Chapter Seven explores how “ta” was circulated and identified in different genres of writing. For example, Xiaoshuo yuebao (小说月报 Fiction monthly) became a famous locus where many renowned writers chose “ta” as the third-person female pronoun in their writing. Chapter Eight concludes with Huang’s analysis on how “ta” ultimately gained currency and replaced “yi” in the 1930s. He asserts that the overriding factor for “ta’s” takeover lay in its homophony with the Chinese third-person male pronoun “ta (他, he).” Huang also problematizes the perception that the invention and identification of “ta” was “an inevitable result of a Western hegemony in [Chinese] culture” (p. 154). In addition, Huang does not fully concur with the view that “ta” was a mere product of westernization and modernization. Rather, he contends that “ta” coincidentally overlaps and represents westernization and modernization.
The great strength of Huang’s study lies in its fully documented and panoramic narrative of debates on the character “ta” from the May-Fourth Movement era to 1930s. Some theoretical and conceptual issues, however, could have been addressed more carefully and thoroughly. For example, in Chapter Five, Huang intends to explain how the notion of “gender equality” empowered opponents of “ta” and three major views opposing “ta” developed. His clear-cut categorization of the loosely connected debates from different time, rather than elucidating, instead tends to oversimplify the complexities and tensions imbued within the discourse. In narrating the third and the most influential view on choosing “yi” over “ta”, Huang touches slightly on the voices of feminist activists. He claims that “some feminists even publicly opposed the use of ‘ta’” (p. 79), yet no further evidence or detail was provided. Similar neglect was also tangible in his treatment of modern female writers in Chapter Seven. He points out that some influential May-Fourth generation female writers, such as Bingxin 冰心 (1900-1999), Luyin 庐隐 (1898-1934) among others, were enthusiastic proponents of “ta” in their writing practices. Therefore, he argues, in stark contrast with the feminists’ collective and Funü Gongming’s (妇女共鸣, Women Resonance) sweeping castigations of “ta” in the journal in which ‘ta’ was “perceived as the embodiment of victimized women,” these female writers “were not like those narrow-minded feminists in Funü Gongming” (p.127). The journal Funü Gongming was founded in 1929 and it would hardly possible for the female writers in 1921 to be influenced by the views in 1929. Despite the anachronistic error, Huang failed to explain to full length what led to the contrast between female writers and Funü Gongming feminists.
Second, by inserting the transformation of another new term “yingci” in his discussion of gender and politics and words/terms, Huang asserts that “ta” has been constantly challenged by the modern notion of “gender equality” while “yingci” was nothing more than a linguistic invention. I was not convinced that the neologism “yingci” was a linguistic product and a mere outdated term from the hindsight. Rather, “yingci” was a unique category of women that many female writers self-appointed from the Late-Qing to early-Republic era. Not only did this publicly promoted and uniformly revered term embody an ideal of womanhood that was closely connected with national salvation, it also represented a new heroic identity that women of the time could assume to engage with national politics. Furthermore, his evocation of Funü Gongming’s objection to “ta” in the 1930s contradicts his conclusion that “ta” had won a complete victory in 1930s. More careful and in-depth discussion on this contradiction would provide readers with more glimpses on the tensions or dynamics in the processes of identifying “ta.”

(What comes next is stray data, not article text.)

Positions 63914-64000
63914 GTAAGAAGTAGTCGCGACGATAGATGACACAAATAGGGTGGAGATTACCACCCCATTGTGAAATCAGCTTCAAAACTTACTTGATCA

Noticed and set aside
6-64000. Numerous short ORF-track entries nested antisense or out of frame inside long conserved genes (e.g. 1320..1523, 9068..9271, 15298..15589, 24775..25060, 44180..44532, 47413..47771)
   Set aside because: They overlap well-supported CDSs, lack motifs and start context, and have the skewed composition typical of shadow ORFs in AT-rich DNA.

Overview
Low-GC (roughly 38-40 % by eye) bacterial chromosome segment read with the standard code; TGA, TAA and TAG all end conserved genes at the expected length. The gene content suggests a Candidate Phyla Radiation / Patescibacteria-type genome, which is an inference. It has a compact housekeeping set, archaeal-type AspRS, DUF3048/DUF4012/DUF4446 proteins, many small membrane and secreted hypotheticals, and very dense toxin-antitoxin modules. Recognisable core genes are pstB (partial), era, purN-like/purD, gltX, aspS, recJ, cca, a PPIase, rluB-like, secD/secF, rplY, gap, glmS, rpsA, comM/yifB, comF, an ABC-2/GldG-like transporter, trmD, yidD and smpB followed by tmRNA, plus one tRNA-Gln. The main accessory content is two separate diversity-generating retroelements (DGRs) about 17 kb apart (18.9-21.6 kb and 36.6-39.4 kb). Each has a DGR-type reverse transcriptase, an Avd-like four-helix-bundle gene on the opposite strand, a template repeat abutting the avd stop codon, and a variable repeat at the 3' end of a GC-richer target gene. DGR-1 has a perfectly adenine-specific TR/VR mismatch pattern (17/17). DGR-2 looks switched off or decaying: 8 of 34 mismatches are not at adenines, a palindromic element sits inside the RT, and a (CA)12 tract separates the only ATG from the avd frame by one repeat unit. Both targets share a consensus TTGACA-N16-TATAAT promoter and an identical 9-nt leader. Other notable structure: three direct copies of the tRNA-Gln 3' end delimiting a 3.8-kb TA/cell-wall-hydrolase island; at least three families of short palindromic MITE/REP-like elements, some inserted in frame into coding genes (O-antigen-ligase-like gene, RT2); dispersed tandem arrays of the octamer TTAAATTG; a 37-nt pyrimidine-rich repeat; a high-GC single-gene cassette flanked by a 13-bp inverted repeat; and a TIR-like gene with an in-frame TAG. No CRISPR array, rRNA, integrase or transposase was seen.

Third, Huang’s analysis of discourse on “ta” seems to endorse a teleological model of progress in which the reduction or elimination of other third-person female pronouns became an inevitable result of History. His comparison between “ta” and oft-adopted female pronoun “yi” is particularly obvious in this regard. As for the fact that noted writers, such as Qian Xuantong 钱玄同 (1887-1939) and Zhou Zuoren 周作人 (1885-1967), unanimously showed favoritism for “yi” rather than “ta,” Huang concludes that despite the writers’ enthusiasm towards ‘yi,’ “neither their dismissal of ‘ta’ nor their preference of ‘yi’ corresponds to history’s last choice of ‘ta’ (p. 30).” Such a statement leads one to think that the cultural history of the Chinese female pronoun is in fact the history of the victor “ta.” As it stands, these hurried and unexamined conclusions cause more confusion than clarity and detract from his impressive material research.
In all, Huang has presented an informative book on the cultural history of the newly-invented character “ta.” His endeavor inspires readers to reflect on the deep historical and socio-cultural meanings hidden within words and terms we take for granted in the present day. Researchers of literary, linguistic and historical spheres will benefit from this author’s interdisciplinary perspectives as well as his expertise in collecting rich research material.